SIGNAL Connections

November 17, 2008
by Maryann Lawlor

Organizations seeking ways to improve the bottom line may find their solution in the clouds—cloud computing, that is. The paradigm offers dynamic access to computer processing, network bandwidth and file storage on a pay-per-use basis. Companies as well as government agencies can take advantage of new technologies sooner while spreading their information technology expenditures over a longer period of time. This approach can be especially advantageous for small firms because it gives them access to cutting-edge technology without huge investments.

October 15, 2008
SIGNAL Staff

The explosion of new Web tools increases the usefulness of everyone’s computers but also amplifies the threats to organizations’ network systems. Life behind the corporate firewall may be relatively safe, but once the windows are open to let exciting capabilities in, systems administrators must take extra precautions to ensure that information isn’t leaking out.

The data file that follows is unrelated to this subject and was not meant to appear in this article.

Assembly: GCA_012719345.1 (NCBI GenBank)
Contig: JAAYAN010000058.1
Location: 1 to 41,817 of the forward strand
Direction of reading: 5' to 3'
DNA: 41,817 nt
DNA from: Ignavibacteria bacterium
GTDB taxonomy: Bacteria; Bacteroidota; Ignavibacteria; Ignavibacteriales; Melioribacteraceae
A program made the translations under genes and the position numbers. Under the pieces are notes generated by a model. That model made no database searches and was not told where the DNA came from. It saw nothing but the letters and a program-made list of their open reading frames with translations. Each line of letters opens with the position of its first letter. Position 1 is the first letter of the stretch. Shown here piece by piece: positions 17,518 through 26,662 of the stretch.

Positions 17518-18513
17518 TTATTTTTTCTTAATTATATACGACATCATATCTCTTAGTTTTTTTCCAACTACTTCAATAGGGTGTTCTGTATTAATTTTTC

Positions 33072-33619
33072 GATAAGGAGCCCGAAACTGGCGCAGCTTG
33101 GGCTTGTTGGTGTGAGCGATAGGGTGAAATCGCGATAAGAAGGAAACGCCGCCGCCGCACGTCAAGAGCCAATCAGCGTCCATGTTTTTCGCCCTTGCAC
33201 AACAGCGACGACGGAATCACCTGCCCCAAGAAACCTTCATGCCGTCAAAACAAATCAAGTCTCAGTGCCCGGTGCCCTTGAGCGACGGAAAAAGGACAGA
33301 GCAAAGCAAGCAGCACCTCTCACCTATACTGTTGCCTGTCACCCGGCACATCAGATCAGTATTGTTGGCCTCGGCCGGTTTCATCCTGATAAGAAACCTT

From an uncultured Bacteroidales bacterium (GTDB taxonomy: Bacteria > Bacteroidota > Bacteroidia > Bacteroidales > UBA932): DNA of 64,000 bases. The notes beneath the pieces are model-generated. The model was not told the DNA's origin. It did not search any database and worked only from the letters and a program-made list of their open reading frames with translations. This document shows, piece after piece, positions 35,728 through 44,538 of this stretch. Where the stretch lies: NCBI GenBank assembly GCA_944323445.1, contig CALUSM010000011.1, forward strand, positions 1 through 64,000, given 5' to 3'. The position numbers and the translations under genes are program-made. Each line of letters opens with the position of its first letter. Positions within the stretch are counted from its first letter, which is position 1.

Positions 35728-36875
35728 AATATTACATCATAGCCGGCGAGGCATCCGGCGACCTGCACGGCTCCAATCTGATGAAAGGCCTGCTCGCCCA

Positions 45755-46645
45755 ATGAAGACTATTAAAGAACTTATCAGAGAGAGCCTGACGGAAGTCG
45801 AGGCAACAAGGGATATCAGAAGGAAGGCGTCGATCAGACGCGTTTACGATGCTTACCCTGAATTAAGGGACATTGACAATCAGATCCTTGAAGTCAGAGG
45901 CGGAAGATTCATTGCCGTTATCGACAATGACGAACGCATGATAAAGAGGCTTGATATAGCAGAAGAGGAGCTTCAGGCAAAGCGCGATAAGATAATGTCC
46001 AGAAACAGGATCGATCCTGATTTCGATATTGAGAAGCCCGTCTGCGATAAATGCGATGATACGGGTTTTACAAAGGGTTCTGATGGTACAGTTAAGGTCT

October 15, 2008
SIGNAL Staff

The past few years have seen military communications and information systems described in terms ranging from force multiplier to battlespace domain. No one doubts that command, control, communications, computers and intelligence (C4I) systems have revolutionized warfare. What many people do not realize is just how broad-reaching the changes have been across the spectrum of warfighting.

October 15, 2008
by Maryann Lawlor

Steady progress in communications in the Islamic Republic of Afghanistan has dramatically sped up the pace of coalition combat, security, governance and development operations throughout the country. From the tactical perspective, this progress is increasing shared situational awareness and boosting collaboration among nations.

October 15, 2008
by Henry S. Kenyon

October 15, 2008
by B.R. Melton

October 15, 2008
SIGNAL Staff